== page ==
Louisiana health insurance
The Pelican State: ranked 48th in latest assessment of state health
How healthy is living in Louisiana? It's moved up two spots since 2011, but the state is still ranked as the 48th healthiest state to live in according to the 2013 America's Health Rankings® by the United Health Foundation.
Why Louisiana is ranked #48
Even though Louisiana's moved up two spots in the rankings, it still has its work cut out. The state's health rating is hurt by factors that include a high prevalence of physical inactivity, obesity and diabetes. More than 1.2 million adults in Louisiana are reported to be obese.
For more details see the United Health Foundation’s latest findings on Louisiana.
Trust for America’s Health is another source for key Louisiana health quality findings.
In addition, 2010’s federal health reform, the Affordable Care Act (ACA), included the creation of a prevention fund to provide more than $16 billion over the next 10 years to invest in effective, proven prevention efforts, like childhood obesity prevention and tobacco cessation, and the site has a report on how it impacts Louisiana here.
Get local health results
State snapshot too large? Get county-by-county health rankings for Louisiana, from the Robert Wood Johnson Foundation and the Population Health Institute at the University of Wisconsin.
Does Louisiana have
a health insurance high risk pool?
Louisiana Health Plan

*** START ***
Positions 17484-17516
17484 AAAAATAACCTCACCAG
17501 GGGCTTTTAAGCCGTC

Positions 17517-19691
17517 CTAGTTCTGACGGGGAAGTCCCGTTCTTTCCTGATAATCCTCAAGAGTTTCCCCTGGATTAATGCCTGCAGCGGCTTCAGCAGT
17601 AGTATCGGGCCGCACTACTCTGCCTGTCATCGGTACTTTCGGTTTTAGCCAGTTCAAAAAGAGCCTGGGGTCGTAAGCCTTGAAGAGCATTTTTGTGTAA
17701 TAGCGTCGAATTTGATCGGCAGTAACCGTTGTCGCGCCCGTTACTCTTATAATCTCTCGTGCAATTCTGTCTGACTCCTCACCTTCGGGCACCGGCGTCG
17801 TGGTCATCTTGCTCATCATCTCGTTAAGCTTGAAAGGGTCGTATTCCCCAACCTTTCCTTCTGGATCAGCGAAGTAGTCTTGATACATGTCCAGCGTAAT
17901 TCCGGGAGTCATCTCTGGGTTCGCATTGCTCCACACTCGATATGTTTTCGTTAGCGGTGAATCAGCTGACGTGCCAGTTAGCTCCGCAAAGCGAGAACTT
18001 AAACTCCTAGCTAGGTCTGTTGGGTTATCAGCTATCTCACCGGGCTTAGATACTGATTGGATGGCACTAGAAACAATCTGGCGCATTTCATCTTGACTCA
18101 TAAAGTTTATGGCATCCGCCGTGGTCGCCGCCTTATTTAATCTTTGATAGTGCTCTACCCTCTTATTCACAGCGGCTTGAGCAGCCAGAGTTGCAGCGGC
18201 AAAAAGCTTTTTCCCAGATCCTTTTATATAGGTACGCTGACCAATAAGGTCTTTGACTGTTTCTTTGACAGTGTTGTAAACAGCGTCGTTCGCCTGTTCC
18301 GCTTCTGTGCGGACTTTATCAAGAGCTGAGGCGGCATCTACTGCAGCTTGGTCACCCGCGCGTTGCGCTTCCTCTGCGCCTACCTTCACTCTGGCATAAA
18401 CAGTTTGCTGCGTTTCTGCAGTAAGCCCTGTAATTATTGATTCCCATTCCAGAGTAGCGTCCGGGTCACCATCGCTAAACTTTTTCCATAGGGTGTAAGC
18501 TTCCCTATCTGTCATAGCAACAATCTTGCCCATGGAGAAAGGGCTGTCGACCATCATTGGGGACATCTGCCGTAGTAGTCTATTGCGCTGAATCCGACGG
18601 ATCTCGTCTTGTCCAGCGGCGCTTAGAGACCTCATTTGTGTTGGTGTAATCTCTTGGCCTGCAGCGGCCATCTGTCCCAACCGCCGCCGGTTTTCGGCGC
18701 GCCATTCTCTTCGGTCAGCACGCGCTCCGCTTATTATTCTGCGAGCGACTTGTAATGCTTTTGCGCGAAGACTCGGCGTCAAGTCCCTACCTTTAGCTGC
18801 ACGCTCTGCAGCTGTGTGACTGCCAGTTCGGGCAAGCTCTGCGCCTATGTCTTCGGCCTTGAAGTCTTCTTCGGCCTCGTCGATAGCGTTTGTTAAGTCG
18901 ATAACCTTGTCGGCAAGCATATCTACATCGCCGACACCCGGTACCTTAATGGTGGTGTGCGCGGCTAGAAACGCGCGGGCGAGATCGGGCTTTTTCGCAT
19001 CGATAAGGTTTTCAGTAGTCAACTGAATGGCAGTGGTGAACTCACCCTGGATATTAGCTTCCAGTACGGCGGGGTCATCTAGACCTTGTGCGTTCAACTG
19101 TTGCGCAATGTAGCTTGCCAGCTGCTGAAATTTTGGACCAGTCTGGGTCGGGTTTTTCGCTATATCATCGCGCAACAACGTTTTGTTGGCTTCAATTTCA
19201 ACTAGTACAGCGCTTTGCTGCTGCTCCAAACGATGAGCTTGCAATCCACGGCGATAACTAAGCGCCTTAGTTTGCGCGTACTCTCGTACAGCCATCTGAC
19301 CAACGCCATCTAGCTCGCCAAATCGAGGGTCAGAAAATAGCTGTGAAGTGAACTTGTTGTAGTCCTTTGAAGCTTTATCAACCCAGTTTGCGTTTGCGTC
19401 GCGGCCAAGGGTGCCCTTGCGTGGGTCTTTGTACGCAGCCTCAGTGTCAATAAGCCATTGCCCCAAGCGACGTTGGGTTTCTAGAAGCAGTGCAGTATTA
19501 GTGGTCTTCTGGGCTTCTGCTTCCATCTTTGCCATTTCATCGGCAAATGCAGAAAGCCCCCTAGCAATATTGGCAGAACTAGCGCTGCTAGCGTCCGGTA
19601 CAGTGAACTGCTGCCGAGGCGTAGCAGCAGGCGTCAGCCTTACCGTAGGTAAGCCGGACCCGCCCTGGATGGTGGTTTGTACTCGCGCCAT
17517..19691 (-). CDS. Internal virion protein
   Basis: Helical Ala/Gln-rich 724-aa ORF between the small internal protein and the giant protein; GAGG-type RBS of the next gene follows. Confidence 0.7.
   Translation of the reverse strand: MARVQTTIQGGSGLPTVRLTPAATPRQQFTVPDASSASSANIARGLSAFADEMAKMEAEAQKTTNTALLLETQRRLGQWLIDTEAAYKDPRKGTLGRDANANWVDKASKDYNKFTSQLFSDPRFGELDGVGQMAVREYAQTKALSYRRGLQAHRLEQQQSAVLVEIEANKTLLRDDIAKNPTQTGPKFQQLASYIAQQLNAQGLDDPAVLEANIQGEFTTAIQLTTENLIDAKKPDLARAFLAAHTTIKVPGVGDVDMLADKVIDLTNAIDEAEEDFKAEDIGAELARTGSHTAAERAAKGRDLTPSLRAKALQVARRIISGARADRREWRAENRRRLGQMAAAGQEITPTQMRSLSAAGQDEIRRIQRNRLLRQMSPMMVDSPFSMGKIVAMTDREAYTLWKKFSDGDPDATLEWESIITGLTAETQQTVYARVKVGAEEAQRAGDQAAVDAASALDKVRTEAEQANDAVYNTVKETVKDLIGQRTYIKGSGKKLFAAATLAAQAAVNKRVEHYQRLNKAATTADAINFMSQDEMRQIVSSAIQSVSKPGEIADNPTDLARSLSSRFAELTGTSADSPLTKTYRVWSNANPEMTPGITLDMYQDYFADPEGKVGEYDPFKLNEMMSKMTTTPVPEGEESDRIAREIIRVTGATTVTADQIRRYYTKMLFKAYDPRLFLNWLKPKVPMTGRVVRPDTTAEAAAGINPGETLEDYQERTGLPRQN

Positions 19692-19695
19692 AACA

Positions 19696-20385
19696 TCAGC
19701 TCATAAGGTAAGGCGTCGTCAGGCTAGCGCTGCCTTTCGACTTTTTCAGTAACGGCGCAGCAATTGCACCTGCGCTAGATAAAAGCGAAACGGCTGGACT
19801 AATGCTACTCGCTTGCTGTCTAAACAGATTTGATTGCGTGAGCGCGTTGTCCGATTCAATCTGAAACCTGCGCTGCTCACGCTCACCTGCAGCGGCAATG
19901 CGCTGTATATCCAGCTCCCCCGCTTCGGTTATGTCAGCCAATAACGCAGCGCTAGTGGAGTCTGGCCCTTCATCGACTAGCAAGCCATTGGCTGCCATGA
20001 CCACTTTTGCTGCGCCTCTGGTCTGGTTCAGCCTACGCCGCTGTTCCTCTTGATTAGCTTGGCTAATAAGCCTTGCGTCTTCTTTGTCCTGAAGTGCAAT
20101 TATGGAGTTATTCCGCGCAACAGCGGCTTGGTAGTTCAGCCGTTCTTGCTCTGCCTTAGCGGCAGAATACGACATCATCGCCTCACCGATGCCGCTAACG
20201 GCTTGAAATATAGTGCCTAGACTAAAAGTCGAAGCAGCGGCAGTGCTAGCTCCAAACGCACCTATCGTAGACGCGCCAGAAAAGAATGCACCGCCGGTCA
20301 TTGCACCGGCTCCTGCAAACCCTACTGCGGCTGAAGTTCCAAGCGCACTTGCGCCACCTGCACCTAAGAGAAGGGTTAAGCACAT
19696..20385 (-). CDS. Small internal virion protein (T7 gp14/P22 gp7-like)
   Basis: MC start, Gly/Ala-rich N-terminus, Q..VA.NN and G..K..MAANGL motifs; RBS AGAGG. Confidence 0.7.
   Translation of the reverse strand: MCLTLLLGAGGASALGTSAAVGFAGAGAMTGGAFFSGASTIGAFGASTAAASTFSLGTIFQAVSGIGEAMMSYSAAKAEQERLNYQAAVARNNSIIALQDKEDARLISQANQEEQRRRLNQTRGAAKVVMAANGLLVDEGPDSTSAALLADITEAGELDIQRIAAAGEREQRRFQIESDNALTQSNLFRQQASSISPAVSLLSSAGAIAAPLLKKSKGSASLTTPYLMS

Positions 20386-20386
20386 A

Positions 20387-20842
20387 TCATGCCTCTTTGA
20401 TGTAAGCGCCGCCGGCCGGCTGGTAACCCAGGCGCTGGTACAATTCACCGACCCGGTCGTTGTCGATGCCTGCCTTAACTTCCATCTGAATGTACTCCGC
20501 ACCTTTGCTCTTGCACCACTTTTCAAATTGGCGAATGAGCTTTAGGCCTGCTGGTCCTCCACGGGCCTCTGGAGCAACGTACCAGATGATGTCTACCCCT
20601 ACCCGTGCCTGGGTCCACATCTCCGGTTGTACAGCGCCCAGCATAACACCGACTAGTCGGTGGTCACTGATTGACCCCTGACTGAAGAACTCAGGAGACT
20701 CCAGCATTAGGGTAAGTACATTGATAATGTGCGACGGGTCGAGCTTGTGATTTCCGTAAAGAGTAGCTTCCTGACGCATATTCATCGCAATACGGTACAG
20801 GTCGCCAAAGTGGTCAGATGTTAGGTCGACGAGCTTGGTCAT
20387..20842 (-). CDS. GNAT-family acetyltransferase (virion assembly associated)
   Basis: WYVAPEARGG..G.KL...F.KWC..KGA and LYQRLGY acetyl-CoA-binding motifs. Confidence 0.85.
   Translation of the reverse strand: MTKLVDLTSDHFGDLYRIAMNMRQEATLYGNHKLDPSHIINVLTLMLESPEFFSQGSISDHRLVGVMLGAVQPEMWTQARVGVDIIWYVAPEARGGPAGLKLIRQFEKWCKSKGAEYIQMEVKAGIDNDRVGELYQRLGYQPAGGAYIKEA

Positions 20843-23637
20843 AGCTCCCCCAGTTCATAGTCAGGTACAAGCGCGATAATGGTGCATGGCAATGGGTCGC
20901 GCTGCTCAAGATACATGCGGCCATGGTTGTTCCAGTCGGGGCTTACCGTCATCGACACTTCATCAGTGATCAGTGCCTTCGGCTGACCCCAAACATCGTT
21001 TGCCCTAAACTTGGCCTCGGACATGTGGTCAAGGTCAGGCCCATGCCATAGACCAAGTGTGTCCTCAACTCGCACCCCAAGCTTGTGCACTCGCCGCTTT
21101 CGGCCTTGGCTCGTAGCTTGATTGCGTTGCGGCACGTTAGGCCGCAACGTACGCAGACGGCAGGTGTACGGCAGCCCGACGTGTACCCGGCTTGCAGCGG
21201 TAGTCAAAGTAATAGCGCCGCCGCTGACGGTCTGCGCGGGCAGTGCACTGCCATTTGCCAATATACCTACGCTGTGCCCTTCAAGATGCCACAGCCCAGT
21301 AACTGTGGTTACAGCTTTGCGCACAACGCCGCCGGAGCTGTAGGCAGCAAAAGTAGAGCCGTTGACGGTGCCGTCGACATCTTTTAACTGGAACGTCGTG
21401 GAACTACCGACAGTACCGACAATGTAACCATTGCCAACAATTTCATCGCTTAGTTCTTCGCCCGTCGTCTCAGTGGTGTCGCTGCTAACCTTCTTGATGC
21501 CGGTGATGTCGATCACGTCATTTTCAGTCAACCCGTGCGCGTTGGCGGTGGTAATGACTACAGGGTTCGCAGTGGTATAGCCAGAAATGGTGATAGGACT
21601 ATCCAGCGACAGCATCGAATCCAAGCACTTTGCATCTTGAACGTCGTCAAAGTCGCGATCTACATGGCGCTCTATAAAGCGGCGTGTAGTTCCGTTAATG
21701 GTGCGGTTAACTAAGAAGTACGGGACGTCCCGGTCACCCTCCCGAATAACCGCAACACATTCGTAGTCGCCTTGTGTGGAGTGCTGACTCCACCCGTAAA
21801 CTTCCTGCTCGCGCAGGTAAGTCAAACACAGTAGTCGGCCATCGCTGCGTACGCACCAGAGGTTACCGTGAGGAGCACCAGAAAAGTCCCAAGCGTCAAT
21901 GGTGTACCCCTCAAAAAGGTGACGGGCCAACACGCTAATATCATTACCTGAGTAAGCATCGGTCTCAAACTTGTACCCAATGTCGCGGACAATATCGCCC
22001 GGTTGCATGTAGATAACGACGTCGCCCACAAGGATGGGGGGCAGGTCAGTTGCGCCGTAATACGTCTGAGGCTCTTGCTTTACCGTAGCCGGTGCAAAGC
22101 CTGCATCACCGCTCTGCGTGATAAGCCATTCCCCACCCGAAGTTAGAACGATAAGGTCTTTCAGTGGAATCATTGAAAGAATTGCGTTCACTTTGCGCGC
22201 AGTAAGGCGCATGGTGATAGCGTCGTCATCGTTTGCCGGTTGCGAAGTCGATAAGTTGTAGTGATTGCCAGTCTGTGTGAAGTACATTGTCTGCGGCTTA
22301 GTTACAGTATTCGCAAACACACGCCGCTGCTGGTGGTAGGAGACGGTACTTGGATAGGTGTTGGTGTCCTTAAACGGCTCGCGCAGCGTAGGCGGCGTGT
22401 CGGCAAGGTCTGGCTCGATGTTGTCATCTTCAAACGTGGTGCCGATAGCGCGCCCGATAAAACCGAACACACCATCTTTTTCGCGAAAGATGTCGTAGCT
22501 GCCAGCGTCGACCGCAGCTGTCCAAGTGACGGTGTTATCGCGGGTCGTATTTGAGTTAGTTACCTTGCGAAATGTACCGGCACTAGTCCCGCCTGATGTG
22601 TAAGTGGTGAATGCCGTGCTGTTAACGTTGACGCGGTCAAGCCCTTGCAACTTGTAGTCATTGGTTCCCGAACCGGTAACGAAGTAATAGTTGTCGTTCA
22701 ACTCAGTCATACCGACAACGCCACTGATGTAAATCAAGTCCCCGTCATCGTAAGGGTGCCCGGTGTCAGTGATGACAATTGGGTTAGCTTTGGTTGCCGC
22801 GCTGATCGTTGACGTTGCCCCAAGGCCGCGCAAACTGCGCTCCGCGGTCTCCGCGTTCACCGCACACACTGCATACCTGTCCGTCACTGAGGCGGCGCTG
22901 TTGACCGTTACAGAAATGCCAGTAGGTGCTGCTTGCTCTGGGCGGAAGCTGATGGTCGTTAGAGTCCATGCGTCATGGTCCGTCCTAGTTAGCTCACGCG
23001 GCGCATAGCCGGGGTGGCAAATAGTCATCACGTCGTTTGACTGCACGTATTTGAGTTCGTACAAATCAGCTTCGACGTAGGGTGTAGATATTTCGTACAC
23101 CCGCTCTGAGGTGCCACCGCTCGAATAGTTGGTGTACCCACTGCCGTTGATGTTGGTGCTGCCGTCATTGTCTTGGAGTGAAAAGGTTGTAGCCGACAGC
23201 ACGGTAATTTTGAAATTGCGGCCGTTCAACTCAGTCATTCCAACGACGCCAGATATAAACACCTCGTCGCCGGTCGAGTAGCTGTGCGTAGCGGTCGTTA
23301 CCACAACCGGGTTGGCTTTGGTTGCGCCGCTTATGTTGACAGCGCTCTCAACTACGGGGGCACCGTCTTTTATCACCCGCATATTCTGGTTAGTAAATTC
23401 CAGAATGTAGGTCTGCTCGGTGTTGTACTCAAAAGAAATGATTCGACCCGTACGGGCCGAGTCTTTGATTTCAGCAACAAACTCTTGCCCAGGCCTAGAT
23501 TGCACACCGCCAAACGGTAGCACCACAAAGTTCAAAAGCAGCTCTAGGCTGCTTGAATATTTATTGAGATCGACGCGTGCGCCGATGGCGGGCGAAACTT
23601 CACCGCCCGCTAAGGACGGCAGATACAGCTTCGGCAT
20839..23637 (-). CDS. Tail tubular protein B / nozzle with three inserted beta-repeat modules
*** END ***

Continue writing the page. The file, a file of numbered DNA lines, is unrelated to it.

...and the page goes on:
Toll-free 1-800-736-0947 or (504) 926-6245
IMPORTANT UPDATE: In 2010, Louisiana started offering health care insurance coverage to residents through the federally established temporary high-risk pool program. Learn about eligibility here.
Rapidly becoming obsolete as state health insurance exchanges prepare to open, risk pools were state-sponsored programs that helped people who could afford to buy health insurance, but were not able to get underwritten in the private market because of a pre-existing health condition.
Programs varied significantly from state to state in price, benefits and number of people served. Often insurance companies doing business in the state were required to contribute to the pool to keep it in the black.
In the best cases, they allowed people to be able to switch jobs or become self-employed without the fear of losing their health insurance coverage. Read more about risk pools here.